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It's Been Said Before

By Orin Hargraves

It's Been Said Before "examines why certain phrases become clichés and why they should be avoided -- or why they still have life left in them."

New from Cambridge University Press!


Sounds Fascinating

By J. C. Wells

How do you pronounce biopic, synod, and Breughel? - and why? Do our cake and archaic sound the same? Where does the stress go in stalagmite? What's odd about the word epergne? As a finale, the author writes a letter to his 16-year-old self.

Academic Paper

Title: How Phonetic Features Project More Talk
Author: John Local
Institution: University of York
Author: Gareth Walker
Institution: University of Sheffield
Linguistic Field: Discourse Analysis; Phonetics
Subject Language: English
Abstract: Investigations into the management of turn-taking have typically focussed on pitch and other prosodic phenomena, particularly pitch-accents. Here, non-pitch phonetic features and their role in turn-taking are described. Through sustained phonetic and interactional analysis of a naturally occurring, 12-minute long telephone call between two adult speakers of British English, sets of talk-projecting and turn-projecting features are identified. Talk-projecting features include the avoidance of durational lengthening, articulatory anticipation, continuation of voicing, the production of talk in maximally close proximity to a preceding point of possible turn-completion, and the reduction of consonants and vowels. Turn-projecting features include the converse of each of the talk-projecting features, and two other distinct features: release of plosives at the point of possible turn-completion, and the production of audible outbreaths. We show that features of articulatory and phonatory quality and duration are relevant factors in the design and treatment of talk as talk- or turn-projective.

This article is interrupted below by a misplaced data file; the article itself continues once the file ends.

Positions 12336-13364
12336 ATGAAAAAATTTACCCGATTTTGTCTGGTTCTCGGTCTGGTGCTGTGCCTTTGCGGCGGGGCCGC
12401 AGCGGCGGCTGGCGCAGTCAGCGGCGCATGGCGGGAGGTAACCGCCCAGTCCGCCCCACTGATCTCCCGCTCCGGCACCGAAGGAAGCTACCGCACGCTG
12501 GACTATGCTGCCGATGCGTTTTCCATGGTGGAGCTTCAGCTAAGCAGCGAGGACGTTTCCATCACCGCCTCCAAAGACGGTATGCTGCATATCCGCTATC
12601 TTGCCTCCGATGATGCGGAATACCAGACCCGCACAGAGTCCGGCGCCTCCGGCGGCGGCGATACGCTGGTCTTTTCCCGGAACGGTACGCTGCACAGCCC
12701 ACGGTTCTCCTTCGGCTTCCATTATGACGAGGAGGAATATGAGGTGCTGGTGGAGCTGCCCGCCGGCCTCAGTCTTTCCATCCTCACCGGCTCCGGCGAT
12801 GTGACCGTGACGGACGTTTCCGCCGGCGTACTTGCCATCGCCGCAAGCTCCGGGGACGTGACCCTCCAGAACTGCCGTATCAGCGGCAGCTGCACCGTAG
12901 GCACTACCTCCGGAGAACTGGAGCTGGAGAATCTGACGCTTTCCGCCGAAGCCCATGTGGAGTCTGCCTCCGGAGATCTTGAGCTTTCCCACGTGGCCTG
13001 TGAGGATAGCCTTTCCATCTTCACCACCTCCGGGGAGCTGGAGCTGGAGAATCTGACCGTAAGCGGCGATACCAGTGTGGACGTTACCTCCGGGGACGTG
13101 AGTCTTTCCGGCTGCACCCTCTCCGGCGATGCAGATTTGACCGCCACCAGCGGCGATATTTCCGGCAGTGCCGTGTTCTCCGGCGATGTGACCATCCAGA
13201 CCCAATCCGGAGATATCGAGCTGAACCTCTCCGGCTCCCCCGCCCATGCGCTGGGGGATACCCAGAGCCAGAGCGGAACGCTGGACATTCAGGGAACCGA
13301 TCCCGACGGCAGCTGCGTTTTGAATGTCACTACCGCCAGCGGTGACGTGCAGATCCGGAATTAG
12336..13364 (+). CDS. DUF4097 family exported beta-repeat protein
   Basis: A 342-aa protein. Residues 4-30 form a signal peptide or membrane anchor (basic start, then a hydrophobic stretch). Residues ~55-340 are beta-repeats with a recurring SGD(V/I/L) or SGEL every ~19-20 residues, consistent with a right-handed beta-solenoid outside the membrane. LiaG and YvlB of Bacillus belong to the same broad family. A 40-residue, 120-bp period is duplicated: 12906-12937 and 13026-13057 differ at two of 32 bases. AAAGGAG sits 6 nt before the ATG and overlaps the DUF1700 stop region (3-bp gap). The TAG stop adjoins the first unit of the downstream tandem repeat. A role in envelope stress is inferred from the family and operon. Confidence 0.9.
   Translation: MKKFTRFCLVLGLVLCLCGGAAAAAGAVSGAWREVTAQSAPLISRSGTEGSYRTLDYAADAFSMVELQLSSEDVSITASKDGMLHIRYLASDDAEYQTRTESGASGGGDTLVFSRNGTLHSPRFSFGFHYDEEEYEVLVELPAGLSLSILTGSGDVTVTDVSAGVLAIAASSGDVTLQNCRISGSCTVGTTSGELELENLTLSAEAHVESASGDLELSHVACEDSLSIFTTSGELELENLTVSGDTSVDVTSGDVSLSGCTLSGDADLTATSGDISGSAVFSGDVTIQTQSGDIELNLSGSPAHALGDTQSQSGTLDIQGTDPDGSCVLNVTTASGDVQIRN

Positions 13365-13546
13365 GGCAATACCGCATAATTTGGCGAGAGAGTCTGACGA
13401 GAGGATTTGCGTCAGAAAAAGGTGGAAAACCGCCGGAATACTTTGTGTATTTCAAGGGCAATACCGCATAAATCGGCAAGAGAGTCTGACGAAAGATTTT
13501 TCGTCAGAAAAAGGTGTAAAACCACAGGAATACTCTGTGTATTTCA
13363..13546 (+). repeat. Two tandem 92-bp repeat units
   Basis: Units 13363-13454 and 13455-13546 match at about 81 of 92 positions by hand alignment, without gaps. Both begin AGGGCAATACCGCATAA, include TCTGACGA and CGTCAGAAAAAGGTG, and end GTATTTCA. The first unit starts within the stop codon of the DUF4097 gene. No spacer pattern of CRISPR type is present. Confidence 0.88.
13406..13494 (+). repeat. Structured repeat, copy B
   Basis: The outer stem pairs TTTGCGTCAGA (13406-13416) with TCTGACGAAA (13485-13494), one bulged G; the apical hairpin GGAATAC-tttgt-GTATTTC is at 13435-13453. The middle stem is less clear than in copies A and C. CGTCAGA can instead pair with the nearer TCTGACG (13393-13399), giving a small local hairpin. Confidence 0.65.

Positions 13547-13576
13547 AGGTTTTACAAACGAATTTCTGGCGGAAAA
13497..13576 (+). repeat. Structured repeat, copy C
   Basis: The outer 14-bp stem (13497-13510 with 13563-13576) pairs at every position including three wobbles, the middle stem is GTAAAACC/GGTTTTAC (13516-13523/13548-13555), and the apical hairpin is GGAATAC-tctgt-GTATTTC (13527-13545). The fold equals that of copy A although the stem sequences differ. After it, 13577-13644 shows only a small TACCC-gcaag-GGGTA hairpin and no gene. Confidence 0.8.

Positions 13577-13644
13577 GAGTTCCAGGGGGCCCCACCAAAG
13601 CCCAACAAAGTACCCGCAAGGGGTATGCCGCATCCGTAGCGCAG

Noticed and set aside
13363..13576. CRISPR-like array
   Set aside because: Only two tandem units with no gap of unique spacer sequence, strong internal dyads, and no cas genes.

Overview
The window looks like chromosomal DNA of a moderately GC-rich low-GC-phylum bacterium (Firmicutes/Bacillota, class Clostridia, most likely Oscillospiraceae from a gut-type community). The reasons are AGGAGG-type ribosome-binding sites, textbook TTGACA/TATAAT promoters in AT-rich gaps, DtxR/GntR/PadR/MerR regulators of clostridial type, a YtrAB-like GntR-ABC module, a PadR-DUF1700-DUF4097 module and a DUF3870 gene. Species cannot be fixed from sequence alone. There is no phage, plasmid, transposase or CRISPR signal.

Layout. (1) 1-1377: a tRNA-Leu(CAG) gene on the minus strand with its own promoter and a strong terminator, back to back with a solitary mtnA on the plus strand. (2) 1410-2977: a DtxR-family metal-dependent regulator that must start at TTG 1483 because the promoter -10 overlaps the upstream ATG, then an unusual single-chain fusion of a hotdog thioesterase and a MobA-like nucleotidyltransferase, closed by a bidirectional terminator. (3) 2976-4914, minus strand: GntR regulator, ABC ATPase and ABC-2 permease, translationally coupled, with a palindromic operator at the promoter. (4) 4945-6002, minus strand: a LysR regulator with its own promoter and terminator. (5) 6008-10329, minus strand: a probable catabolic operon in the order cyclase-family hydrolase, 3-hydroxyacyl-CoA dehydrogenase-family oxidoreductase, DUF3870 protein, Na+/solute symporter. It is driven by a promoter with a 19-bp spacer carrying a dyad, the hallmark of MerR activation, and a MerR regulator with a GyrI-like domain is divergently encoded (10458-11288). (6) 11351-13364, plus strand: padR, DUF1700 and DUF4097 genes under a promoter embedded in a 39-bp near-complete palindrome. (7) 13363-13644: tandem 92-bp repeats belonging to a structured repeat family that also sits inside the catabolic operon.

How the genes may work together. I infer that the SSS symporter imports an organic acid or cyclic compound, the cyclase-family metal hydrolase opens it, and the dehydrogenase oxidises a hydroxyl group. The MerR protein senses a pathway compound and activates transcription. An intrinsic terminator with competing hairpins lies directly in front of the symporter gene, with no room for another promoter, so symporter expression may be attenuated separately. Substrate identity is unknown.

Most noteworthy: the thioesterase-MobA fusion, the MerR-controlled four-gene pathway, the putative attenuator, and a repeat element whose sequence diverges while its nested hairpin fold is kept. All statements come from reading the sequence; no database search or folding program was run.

This article appears IN Journal of the International Phonetic Association Vol. 42, Issue 3.

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